You are right. I don’t have the words to describe the eeriness and atmosphere as we walked through the entrance tunnel and out on to the empty streets of Spinalonga. The size and scale of the streets utterly moved and mesmerized us. It was easy to imagine the hustle and bustle of the town as the leper community went about their daily lives only a short distance from Plaka. On we walked, passing the bakery, the church, the disinfection building with the locked gates out to the shore and then on up to the two dormitories built to house lepers. After this we doubled back to climb the hill to the hospital. We entered the hospital with trepidation, not quite sure of what emotions we would feel or sights we would see. The experience was truly humbling and thought provoking as we looked out of the ward windows down to the streets, with the sea, Plaka, and families beyond. All the time I tried to imagine what was going through the patients’ minds. There were tally marks on a wall, a pile of empty medicine bottles in a corner and what was left of the kitchen and oven in another room. It was an experience and emotion I will never forget.

From the hospital we made our way back down the hill to the main street by which time there were hordes of people streaming up the street as the large boats from Agios Nikolaos and Elounda had arrived. We were so glad that we reached the island on the first boat to experience walking those streets on our own. We quickly skipped ahead of the groups as we had already been to the end of the street before we had doubled back to the hospital. Now we slowed down to walk the circumference of the Island via the various fortress walls and turrets. We then reached the smaller church at the other side of the island before we encountered our next spine-tingling moment when we first gazed at the cemetery. We just stood, contemplated and in our minds paid our respects to those they buried here, and those who died before they created a cemetery.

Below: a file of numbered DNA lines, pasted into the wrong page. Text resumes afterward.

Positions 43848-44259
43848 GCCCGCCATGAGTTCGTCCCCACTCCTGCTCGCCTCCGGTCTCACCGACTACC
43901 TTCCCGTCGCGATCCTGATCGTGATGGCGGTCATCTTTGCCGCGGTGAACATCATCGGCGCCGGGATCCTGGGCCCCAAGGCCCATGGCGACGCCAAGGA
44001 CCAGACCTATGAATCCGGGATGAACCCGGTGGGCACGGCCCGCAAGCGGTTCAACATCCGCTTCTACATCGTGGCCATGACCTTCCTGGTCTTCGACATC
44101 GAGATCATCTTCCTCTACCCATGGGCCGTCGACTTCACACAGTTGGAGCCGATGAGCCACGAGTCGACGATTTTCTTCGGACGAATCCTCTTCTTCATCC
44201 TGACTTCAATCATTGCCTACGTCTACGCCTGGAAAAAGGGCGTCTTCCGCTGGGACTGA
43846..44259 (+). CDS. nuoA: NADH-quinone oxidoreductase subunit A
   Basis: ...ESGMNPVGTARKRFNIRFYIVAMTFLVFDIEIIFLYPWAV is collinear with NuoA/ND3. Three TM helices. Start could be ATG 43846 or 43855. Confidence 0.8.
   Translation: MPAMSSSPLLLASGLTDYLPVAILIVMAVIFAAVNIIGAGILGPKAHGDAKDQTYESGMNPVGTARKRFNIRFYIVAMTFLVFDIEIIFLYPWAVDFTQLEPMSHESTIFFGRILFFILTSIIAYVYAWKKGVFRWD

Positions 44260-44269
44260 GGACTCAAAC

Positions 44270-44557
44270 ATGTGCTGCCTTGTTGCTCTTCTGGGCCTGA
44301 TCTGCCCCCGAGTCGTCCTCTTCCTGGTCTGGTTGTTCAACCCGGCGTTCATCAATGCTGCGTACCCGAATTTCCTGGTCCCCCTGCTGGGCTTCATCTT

I remember the views above there are spectacular.

Yes, we climbed up to the top of the island. The climb is so worth it as the views from the fortress and the very top are unbelievable. As I stood on the top looking back down to the main street, my mind couldn’t help but drift to that of Yannis when he first climbed to the top to survey the derelict houses-I know he is a fictional character but I am sure most of the events will have really happened. We then made our way back to the main street via a maze of derelict streets and houses. Just back off to the left and towards the cemetery is a house which I am sure would have been the governor of Spinalonga’s house-yes, I know my imagination was off and running again.

How long did you spend on Spinalonga?

We left Plaka at 093.0 and got back at about 12.20 after spending an incredible time exploring Spinalonga.

I bet you took some great photos.

Yes, I did. Now I’ve used them to make a YouTube video. I’d love you to take a look.

Thank you so much for sharing your first memories of Spinalonga and that fabulous clip. How can people see more of your photos?

As well as posting many in my Facebook group, The Magical Island Of Crete (new members always welcome) I use flickr to store and organise my photos. If you’d like to see them, click here.

While I follow Callumn’s links to see more photos, I’d love to know of your memories and emotions from visiting Spinalonga. If you’ve Spinalonga photo’s that you’d like to share then pop over to  The Magical Island Of Crete.


Elounda seen from Mount Oxa

2019-01-19_10-27-21January in Crete has been much wetter than in previous visits at this time of year. As soon as we see a brighter day forecast we plan a walk, never knowing when we’ll get the next opportunity. This fabulous walk was in the company of good friends, Hilary and Phil and as he is a walking guide we benefited from a lesser known start to this famous walk. For road directions from Kritsa CLICK HERE

For full walking direction with a Wikiloc map you can download CLICK HERE.

From start to finish the 15k walk took us six and a half hours although Wikiloc says we were only moving for just under three hours. We filled the ‘gap’ with stops to take photos, eat a picnic, explore Minoan ruins and catch our breath on some of the very steep paths.